Peace is not just a tactic, it has intrinsic value

Discussion in 'Politics' started by kywuul, Dec 22, 2011.

  1. kywuul

    kywuul Rookie

    Dec 22, 2011
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    'Tis the season when many of us celebrate the birth of the Prince of Peace. As Jesus preached, it is rarely easy to do the right thing. Hence I think the protestors suffering police brutality for demanding economic justice deserve our thanks and praise; not only for standing on the side of the poor, but for remaining non-violent in spite of being beaten for exercising their constitutional rights. It is easy to allow oneself to counter violence with violence. Albert Camus understood the importance of remaining peaceful in trying to make a better future:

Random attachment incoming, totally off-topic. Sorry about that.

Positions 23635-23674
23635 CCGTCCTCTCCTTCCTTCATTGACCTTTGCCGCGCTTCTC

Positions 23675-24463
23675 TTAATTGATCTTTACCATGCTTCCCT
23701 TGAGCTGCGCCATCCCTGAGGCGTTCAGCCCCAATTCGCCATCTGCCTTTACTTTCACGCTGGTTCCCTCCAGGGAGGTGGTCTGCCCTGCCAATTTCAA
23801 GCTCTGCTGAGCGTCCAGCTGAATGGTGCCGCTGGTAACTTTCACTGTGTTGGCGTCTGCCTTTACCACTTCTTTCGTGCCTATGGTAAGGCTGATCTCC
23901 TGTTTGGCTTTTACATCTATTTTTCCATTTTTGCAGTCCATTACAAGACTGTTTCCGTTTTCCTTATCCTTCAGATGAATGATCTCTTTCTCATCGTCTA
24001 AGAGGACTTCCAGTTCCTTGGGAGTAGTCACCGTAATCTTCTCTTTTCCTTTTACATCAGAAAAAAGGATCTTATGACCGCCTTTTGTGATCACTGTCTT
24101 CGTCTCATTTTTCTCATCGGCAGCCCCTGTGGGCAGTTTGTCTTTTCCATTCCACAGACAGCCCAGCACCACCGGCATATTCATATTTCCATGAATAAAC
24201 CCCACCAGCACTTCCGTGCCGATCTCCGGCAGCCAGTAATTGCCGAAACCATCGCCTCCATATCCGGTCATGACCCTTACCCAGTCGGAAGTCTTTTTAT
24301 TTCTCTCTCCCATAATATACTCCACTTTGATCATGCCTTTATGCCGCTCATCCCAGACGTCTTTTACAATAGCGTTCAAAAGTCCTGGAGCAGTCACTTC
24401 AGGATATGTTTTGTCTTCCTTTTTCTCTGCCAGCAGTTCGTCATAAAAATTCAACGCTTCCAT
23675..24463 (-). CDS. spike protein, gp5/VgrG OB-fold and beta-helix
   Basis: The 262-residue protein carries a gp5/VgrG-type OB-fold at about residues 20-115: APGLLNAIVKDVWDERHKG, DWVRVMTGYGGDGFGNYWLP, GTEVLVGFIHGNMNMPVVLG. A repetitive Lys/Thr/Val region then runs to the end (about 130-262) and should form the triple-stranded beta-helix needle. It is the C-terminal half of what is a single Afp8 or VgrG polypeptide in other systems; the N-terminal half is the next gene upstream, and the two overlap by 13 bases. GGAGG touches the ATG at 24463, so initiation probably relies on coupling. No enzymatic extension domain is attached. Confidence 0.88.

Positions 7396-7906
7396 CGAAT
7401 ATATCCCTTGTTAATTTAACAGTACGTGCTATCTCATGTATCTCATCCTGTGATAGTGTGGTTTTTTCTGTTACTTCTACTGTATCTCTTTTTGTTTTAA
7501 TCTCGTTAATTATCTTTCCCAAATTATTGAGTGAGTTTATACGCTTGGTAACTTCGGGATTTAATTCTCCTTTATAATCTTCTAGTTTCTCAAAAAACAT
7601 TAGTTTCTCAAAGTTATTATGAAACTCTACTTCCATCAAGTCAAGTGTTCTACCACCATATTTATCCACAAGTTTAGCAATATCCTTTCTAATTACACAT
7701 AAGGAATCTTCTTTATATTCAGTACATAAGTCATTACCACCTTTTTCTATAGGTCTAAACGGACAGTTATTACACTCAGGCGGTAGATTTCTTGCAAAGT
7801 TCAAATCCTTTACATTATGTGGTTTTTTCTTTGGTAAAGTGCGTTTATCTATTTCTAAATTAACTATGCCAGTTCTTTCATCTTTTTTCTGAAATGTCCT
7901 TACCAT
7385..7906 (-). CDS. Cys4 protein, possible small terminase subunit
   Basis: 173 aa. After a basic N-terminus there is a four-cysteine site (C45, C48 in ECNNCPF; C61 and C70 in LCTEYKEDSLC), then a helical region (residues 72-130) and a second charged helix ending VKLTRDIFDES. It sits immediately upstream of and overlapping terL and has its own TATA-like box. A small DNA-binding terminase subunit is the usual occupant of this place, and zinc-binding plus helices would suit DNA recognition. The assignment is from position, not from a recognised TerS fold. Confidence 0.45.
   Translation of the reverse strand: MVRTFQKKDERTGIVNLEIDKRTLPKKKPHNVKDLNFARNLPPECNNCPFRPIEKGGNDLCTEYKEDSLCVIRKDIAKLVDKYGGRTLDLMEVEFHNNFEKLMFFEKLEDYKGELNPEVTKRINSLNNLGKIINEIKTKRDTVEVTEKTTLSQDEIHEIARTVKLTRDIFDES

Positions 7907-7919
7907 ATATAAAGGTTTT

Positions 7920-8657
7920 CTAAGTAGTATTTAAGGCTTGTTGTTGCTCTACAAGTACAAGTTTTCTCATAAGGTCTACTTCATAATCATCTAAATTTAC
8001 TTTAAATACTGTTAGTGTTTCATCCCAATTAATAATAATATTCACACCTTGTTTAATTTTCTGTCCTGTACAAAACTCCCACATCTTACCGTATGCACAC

From the moment that he strikes, the rebel cuts the world in two. He rebelled in the name of the identity of man with man and he sacrifices this identity by consecrating the difference in blood. His only existence, in the midst of suffering and oppression, was contained in this identity. The same movement, which intended to affirm him, thus brings an end to his existence. He can claim that some, or even almost all, are with him. But if one single human being is missing in the irreplaceable world of fraternity, then this world is immediately depopulated. If we are not, then I am not.... The rebels, who have decided to gain their ends through violence and murder, have in vain replaced, in order to preserve the hope of existing, "We are" by the "We shall be." When the murder and the victim have disappeared, the community will provide its own justification without them. The exception having lasted its appointed time, the rule will once more become possible. On the level of history, as in individual life, murder is thus a desperate exception or it is nothing. The disturbance that it brings to the order of things offers no hope of a future; it is an exception and therefore it can be neither utilitarian nor systematic as the purely historical attitude would have it. It is the limit that can be reached but once, after which one must die. The rebel has only one way of reconciling himself with his act of murder if he allows himself to be led into performing it: to accept his own death and sacrifice. He kills and dies so that it shall be clear that murder is impossible. He demonstrates that, in reality, he prefers the "We are" to the "We shall be."​

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